In the spring of 1988, a raging fire swept through the First Interstate Bank building in downtown Los Angeles. That event galvanized the city into adopting a strict sprinkler retrofit ordinance. Its terms require building owners to install comprehensive fire-safety improvements within three years of receiving notice from the Fire Department of noncompliance with fire-safety standards.
This catastrophic fire, which received widespread national press coverage, also prompted other state and local authorities throughout the country to pass or consider adopting similar ordinances regarding sprinkler retrofits in commercial buildings.
Commercial owners, faced with the large capital expenditure needed to comply with these requirements, are asking whether all or part of this cost may be passed on to their tenants. Often the answer is no.
Unfortunately, if a lease does not specifically address the allocation of the cost of government-mandated capital improvements, the owner that seeks to pass the cost on to its tenants faces an uphill battle. This article explains why and offers drafting tips for dealing with the issue in new leases.
Allocation in existing leases
The question of who bears the cost of any government-mandated capital improvements has traditionally been overlooked in the negotiation of real estate office leases. Thus, to pass such costs through to tenants under existing leases, owners must look to general provisions such as the "operating expenses" and "compliance with laws" sections of the lease.
However, in most cases neither lease provision specifically addresses the allocation of the cost of government-mandated capital improvements such as sprinkler retrofitting. Consequently neither provision offers an owner more than a limited chance at success.
Compliance with laws. The typical "compliance with laws" provision obligates the tenant to abide by all existing or future laws, ordinances, orders, rules, regulations, or other governmental requirements. Although at first glance the provision may appear sufficient to enable owners to pass on the cost of government-mandated repairs to tenants, many courts have been reluctant to require tenants to bear the costs of such "substantial" alterations.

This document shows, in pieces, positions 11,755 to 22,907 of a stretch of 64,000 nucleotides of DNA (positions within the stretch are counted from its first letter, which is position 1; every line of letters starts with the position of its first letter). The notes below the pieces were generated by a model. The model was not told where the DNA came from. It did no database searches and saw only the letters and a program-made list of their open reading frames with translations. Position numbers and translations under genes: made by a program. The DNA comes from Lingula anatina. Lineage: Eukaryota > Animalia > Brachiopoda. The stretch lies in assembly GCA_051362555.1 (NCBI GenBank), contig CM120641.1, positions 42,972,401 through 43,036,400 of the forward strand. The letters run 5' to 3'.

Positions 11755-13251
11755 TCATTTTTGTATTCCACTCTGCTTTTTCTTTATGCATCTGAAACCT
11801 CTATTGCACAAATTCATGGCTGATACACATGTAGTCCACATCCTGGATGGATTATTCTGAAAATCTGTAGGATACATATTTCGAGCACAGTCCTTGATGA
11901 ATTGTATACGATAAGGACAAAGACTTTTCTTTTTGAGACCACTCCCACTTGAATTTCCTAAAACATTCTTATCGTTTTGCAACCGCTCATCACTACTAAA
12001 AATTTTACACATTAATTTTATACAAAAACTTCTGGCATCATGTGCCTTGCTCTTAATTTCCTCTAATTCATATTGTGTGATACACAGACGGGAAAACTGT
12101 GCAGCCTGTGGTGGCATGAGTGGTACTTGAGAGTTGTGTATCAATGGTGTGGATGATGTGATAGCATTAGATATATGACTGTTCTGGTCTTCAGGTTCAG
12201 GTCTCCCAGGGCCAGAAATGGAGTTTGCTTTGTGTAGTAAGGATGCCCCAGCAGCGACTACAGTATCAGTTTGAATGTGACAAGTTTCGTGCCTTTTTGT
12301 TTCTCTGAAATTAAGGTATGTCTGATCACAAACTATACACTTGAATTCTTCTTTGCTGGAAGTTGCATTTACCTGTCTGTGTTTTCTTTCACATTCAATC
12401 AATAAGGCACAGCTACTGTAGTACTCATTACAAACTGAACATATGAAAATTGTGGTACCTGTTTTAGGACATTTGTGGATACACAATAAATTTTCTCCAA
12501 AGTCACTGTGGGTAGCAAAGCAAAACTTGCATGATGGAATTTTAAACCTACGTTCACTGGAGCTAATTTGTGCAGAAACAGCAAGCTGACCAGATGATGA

For example, in Gletin R. Sezvell Sheet Metal, Inc. v. Loverde, 70 Cal. 2d 566, 674, 75 Cal. Rptr. 889, 894 (Cal. 1969), the California Supreme Court concluded that a tenant's unqualified covenant to comply with laws and ordinances does not, standing alone, constitute an assumption by the tenant of the duty to comply with government-mandated alterations of a "substantial" nature.
Unless such costs are specifically allocated in the lease, courts apply general principles of contract interpretation to construe the parties' intent regarding such allocations at the time the lease was executed. To determine the parties' intent, courts have considered a variety of factors, such as:
* Whether the law or ordinance existed when the lease was executed. If a law is newly enacted, it is less likely to have been contemplated by the tenant on entering into the lease.
* Whether the alteration is required as a result of the tenant's particular use of the premises.
* Whether the cost of compliance is "substantial" in relation to the tenant's rental obligations.
* Whether the owner or the tenant will derive a greater benefit from the alteration.
* Whether the alteration is structural or nonstructural.
After weighing these factors, courts have been reluctant to permit an owner to pass through to its tenant liability for "substantial" government-mandated repairs which are unrelated to the tenant's specific use of the leased premises based upon the generic "compliance with laws" section of a commercial lease. See, e.g., Dennison v. Marlow, N.M. 1987 744 P. 2d 906 (holding that sprinkler retrofit …